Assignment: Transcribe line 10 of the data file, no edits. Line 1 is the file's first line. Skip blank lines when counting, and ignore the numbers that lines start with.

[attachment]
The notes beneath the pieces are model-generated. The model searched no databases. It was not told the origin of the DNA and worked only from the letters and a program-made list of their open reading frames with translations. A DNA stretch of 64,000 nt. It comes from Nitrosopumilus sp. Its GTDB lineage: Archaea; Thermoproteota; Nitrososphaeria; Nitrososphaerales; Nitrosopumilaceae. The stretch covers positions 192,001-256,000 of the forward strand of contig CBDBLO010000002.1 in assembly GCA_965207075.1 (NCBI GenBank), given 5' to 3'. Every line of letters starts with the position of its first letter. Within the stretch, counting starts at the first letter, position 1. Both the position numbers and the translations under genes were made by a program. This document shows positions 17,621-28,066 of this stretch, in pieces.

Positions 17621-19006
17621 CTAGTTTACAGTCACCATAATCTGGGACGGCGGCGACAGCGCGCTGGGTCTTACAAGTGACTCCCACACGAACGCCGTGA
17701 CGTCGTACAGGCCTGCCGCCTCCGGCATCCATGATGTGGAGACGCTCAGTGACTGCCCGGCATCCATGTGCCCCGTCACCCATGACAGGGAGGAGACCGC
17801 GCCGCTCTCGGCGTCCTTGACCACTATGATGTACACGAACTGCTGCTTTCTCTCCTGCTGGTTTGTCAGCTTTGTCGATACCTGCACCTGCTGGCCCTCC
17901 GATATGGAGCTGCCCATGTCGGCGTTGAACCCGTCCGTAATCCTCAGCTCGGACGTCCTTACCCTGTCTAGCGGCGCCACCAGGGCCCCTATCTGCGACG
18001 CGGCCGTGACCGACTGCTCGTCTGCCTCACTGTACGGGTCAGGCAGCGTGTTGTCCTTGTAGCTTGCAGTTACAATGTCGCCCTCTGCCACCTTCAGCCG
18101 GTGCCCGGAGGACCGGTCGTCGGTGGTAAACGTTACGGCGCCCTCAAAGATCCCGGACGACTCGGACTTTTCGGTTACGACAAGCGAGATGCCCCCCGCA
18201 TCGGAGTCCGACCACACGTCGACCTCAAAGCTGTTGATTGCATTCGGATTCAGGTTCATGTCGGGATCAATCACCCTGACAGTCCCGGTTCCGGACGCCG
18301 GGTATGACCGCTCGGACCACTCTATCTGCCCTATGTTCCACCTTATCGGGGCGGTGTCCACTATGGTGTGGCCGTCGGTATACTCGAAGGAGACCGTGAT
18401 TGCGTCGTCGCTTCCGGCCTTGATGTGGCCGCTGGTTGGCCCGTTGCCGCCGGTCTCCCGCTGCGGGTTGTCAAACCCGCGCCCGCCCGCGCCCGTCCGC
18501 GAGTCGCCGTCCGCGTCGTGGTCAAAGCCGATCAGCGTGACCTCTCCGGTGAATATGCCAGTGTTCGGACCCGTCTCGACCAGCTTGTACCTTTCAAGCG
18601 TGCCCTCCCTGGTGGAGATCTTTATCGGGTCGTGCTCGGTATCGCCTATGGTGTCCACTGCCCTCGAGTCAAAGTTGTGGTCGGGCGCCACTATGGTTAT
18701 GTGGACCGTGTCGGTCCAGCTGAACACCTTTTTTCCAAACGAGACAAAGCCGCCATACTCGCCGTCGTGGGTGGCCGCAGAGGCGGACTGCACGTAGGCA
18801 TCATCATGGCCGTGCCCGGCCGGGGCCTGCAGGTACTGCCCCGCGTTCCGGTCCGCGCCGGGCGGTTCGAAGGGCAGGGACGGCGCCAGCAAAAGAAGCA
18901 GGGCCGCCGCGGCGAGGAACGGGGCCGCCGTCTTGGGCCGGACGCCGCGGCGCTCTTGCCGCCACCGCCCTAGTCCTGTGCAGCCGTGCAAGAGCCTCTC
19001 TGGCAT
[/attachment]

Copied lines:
18301 GGTATGACCGCTCGGACCACTCTATCTGCCCTATGTTCCACCTTATCGGGGCGGTGTCCACTATGGTGTGGCCGTCGGTATACTCGAAGGAGACCGTGAT